However, Morgan Stanley does warn that the turmoil is likely to lead to tighter lending standards and financial conditions because regional banks with less than $250 billion in assets account for about half of the commercial and industrial loans, 70% of commercial real estate loans and 38% of residential mortgages.

Thus, the sector most at risk as a result of the bankruptcy of SVB and Signature Bank is expected to be the global commercial real estate (CRE) sector as regional banks tighten up their lending standards, making it more difficult for CRE companies to access the finance they need to grow. In its April Financial Stability Report, the IMF notes that banks with total assets less than $250 billion account for about three-quarters of CRE bank lending, “so a deterioration in asset quality would have significant repercussions for their profitability and bank lending appetite.”

However, in its assessment of the implications for the CRE, UBS’s Chief Investment Office concludes that CRE exposure at banks is currently manageable and unlikely to rise to the levels seen in the 2008 global financial crisis. It says: “Rising interest rates, a slowing economy, and increasing vacancy rates in office buildings have weighed on the sector in the last couple of years. Now, an expected credit crunch on the back of the rising cost of funding for banks may further compound its troubles. However, in our view, while the risks in CRE have certainly increased, it does not pose a wider systemic risk.”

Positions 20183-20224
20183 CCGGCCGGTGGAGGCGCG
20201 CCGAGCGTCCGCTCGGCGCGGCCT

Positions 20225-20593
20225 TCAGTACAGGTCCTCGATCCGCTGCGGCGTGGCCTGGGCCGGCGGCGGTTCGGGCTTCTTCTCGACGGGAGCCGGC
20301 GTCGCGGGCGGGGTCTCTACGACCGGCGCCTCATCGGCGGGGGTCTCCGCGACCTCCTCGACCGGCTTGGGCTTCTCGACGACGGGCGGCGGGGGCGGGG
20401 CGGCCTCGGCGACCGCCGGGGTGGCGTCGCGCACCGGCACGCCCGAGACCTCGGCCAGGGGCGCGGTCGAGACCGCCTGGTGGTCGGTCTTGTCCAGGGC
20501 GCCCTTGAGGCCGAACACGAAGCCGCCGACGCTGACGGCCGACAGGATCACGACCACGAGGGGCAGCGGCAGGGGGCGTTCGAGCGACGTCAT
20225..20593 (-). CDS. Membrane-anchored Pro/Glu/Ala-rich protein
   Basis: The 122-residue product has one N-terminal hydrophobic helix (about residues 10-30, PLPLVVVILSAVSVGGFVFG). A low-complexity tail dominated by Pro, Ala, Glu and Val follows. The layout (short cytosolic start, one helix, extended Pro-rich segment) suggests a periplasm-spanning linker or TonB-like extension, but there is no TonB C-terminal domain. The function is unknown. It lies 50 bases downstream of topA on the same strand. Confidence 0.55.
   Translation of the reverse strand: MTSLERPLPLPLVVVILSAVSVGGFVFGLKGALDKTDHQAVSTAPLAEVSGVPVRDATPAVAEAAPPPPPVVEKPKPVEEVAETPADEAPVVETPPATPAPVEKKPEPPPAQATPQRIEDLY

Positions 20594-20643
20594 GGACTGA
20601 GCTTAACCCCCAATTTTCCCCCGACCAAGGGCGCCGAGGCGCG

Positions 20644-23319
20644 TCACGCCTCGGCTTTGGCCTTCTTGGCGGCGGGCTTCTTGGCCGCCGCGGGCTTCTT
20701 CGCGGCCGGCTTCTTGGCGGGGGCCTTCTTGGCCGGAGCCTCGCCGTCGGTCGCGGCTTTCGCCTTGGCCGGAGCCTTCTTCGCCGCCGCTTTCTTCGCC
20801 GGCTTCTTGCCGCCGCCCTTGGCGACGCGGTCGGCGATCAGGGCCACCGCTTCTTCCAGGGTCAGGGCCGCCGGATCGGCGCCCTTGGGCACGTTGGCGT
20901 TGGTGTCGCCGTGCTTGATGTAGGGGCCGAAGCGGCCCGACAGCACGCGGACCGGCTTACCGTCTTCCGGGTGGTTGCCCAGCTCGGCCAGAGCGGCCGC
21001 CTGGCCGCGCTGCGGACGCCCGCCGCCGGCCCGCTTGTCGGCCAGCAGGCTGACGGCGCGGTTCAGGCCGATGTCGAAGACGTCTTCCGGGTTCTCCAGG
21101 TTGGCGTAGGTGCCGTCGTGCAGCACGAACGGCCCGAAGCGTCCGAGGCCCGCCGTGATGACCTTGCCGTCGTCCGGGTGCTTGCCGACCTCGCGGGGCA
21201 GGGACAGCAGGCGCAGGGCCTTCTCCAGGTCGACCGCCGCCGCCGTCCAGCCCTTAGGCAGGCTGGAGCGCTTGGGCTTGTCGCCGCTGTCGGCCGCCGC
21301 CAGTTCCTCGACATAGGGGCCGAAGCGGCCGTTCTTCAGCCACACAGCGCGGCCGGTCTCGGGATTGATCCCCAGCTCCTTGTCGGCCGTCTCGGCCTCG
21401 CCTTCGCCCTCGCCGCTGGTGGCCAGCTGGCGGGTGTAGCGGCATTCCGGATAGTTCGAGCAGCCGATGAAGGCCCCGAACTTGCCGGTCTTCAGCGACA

Also, the troubled office sector is only a small segment of the entire CRE sector, limiting its impact on the outlook for the industry.

The most important lesson from the banking turmoil was how quickly bank customers withdrew their deposits at the regional banks because of their easy access to their funds online and the speed with which the news spread over social media and news sites online. Regulators will need to rethink their systems to adapt to the new world of 24/7 digital banking to avoid the risk of further banking turmoil or, at worst, a systemic banking crisis in the future.

De-dollarisation has moved up the news agenda, as tensions between the US, China, and Russia have mobilized the BRICS emerging market grouping, including Brazil, Russia, India, China, and South Africa, to move forward in creating a BRICS currency. Plans are likely to be presented at the BRICS Summit in South Africa in August. There is speculation that other countries, including Canada and Mexico, have also shown interest in settling trades in a BRICS currency rather than the dollar.